shamrock orb weaver
Spiders and snakes, oh my! It's that time of year - the month of Halloween. Spiders have been around all summer (and in most cases, all year round), but it seems the orb weavers are often noticed in the autumn when the females are huge and about ready to lay eggs. Close to this one, we also found a very large dark grey orb weaver that I think might have been Araneus andrewsi, but I didn't get a clear picture of it.
It's unfortunate that spiders are so misunderstood and misidentified. To accurately identify most spiders, one would need to microscopically look at the genitalia. Depending on the age, the sex, and possible other factors, different individuals of a single spider sp. can look vastly different from each other. A look-alike spider to the one I have above is the cross orb weaver (Araneus diadematus). The difference to me is the shamrock has a more spotty look, whereas the cross orb weaver has a definite elongated flower-petal cross on the abdomen, with a prominent "petal" closest to the cephalothorax. Clare at Curbstone Valley Farm has a great new post on cross orb weavers, which are quite common garden spiders.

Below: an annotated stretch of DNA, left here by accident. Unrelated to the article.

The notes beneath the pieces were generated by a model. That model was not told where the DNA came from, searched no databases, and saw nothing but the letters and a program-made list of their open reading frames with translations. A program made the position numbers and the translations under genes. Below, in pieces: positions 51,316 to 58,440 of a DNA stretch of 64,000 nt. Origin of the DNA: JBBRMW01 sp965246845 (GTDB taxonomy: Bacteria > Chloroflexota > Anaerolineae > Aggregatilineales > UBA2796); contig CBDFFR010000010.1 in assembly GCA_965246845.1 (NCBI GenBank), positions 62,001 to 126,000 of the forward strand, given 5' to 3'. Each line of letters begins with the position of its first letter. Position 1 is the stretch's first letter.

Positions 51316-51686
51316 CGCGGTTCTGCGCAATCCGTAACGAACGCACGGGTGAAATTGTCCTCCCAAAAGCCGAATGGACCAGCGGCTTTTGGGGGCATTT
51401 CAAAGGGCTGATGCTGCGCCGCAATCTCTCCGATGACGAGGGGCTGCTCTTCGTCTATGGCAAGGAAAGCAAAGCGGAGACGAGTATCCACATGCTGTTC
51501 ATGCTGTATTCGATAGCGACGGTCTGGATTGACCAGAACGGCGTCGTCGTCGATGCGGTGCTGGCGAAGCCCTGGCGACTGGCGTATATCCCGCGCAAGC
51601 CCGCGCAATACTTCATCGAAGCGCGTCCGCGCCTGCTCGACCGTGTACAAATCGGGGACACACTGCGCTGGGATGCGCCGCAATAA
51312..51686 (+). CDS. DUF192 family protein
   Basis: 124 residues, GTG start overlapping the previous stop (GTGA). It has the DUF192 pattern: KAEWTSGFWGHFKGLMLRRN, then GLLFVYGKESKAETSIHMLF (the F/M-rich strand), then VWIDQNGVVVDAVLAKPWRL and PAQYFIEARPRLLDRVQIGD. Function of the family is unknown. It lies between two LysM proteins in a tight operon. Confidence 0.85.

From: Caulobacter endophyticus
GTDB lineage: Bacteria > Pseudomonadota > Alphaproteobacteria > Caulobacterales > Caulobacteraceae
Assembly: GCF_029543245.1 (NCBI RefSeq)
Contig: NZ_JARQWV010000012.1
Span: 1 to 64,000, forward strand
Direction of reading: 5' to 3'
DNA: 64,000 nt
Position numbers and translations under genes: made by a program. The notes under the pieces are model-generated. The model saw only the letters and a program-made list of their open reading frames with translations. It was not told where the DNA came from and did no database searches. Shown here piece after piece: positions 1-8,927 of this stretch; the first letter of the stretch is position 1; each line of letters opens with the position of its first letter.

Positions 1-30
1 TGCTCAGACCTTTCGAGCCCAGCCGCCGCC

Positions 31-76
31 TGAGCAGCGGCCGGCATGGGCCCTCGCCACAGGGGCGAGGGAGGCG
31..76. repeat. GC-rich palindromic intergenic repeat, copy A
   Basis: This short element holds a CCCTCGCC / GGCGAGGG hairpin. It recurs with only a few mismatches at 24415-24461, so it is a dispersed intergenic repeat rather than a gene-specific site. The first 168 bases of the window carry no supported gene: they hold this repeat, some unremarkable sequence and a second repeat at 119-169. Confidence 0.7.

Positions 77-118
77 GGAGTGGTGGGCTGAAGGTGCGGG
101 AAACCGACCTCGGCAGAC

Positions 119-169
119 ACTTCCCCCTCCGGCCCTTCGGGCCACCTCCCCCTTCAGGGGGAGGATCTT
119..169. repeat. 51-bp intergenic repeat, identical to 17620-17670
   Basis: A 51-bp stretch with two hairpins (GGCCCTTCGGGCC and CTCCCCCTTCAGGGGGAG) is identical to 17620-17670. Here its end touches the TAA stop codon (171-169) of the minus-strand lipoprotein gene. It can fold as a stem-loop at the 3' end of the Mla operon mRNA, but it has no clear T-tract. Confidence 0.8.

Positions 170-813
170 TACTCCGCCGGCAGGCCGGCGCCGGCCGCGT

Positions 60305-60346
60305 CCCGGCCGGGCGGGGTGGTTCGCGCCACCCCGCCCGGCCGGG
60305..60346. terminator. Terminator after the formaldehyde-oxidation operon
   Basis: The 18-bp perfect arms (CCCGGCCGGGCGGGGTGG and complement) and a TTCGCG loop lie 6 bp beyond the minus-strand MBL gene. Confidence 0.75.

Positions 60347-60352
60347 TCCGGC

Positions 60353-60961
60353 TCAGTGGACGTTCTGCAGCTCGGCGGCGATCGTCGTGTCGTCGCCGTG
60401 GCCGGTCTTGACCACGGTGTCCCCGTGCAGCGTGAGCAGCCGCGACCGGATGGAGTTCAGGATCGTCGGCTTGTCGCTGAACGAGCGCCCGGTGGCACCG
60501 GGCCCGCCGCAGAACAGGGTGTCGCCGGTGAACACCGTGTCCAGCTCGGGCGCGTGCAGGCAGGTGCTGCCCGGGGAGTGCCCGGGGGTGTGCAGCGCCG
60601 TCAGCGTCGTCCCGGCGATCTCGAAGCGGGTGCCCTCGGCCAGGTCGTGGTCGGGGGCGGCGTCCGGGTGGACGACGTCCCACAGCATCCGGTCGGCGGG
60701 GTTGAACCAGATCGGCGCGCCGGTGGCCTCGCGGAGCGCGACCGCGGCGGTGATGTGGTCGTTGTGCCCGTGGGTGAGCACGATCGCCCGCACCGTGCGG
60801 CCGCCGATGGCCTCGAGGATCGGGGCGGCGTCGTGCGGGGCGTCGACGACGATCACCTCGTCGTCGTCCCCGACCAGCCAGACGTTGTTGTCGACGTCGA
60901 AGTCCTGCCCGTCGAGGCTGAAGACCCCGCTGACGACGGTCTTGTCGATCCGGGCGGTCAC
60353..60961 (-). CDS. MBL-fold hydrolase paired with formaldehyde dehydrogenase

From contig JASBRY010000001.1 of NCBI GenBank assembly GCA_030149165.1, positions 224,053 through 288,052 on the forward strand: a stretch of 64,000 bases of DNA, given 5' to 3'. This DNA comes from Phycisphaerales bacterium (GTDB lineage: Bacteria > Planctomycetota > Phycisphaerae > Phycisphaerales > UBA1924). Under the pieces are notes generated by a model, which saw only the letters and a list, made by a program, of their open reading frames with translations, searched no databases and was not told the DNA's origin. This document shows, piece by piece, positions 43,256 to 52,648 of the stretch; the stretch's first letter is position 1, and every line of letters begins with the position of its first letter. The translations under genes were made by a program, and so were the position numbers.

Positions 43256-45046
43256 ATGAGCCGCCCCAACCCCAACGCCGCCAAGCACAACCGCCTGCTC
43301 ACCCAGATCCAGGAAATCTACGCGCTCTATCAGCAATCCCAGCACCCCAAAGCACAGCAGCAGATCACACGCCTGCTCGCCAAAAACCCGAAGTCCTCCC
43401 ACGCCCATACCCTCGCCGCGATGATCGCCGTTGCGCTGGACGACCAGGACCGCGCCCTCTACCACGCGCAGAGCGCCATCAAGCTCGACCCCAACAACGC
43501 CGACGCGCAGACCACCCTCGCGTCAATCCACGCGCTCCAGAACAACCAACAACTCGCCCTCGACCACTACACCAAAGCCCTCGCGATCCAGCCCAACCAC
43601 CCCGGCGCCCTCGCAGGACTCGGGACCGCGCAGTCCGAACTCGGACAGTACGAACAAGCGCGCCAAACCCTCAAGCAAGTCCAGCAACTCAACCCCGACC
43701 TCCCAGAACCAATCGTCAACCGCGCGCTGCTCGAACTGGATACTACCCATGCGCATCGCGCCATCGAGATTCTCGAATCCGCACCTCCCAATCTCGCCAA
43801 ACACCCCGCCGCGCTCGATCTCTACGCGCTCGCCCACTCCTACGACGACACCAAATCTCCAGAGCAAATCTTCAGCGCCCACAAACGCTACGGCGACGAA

I'm still looking for a decent spider ID site. Steve Lew, associated with U.C. Berkeley, had a fabulous spider site, but his research page has been abandoned. Maybe he finished his PhD and moved on? Speaking of U.C. Berkeley, they do have two quick reference guides for common CA big spiders and small spiders. BugGuide (linked in the scientific names above) is okay, but you have to already have a good idea of what you have or wade through thousands of pictures to find a match. I still use my old handy-dandy A Golden Guide Spiders and Their Kin, originally published by Western Publishing Company, Inc., to get in the ballpark of which spider I have. I guess St. Martin's Press is now printing the books, but I haven't checked out the new books, yet. I'm keeping my eye on Spiders.us as a developing and potentially great spider site. I just hope they don't go the way of InsectIdentification.org and place adverts in prime content areas. U.C. Irvine has a nice page of arachnids of Orange County, but they don't include any of the spiders I've mentioned here. Perhaps, they're too far south? I'm going to continue looking for additional spider links, but the first couple dozen sites I found had so many errors that I didn't want to include them.